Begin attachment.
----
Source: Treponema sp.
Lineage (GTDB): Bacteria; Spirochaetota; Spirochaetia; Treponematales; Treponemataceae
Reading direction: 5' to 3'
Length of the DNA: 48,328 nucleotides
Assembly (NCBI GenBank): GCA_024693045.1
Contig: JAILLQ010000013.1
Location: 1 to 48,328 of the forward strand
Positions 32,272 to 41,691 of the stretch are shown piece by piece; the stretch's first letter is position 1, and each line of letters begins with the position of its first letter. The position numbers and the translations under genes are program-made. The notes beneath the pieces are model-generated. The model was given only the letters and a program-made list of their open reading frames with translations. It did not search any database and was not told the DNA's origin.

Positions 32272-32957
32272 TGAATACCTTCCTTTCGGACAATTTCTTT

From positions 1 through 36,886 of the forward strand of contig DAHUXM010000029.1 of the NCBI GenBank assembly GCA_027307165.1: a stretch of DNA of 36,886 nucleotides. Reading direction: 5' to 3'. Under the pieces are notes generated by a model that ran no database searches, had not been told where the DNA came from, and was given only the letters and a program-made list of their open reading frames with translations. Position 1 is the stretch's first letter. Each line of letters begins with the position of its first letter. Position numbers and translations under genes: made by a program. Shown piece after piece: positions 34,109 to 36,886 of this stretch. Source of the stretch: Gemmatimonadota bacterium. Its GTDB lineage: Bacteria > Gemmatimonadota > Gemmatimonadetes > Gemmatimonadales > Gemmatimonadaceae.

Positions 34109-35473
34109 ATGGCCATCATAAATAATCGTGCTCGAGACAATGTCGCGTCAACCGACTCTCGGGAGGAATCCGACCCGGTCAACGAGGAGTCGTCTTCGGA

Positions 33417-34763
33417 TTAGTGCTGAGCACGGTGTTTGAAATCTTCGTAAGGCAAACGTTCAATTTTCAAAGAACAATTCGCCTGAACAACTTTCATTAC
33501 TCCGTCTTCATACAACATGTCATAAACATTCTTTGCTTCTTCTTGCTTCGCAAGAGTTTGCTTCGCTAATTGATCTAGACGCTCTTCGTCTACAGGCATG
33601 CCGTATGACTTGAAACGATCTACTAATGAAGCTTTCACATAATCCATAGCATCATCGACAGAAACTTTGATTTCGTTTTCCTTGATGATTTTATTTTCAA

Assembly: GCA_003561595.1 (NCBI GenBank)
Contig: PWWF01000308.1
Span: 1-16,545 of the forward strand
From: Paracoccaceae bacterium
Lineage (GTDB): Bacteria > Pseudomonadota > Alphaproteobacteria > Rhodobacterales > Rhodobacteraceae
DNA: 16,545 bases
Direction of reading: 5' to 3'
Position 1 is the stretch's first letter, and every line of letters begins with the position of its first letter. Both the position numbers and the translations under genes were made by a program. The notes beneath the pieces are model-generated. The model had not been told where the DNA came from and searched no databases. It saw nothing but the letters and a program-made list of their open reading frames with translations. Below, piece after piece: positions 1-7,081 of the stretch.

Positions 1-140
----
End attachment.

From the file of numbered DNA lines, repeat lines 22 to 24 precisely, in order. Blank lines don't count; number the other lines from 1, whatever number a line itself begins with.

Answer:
Lineage (GTDB): Bacteria > Pseudomonadota > Alphaproteobacteria > Rhodobacterales > Rhodobacteraceae
DNA: 16,545 bases
Direction of reading: 5' to 3'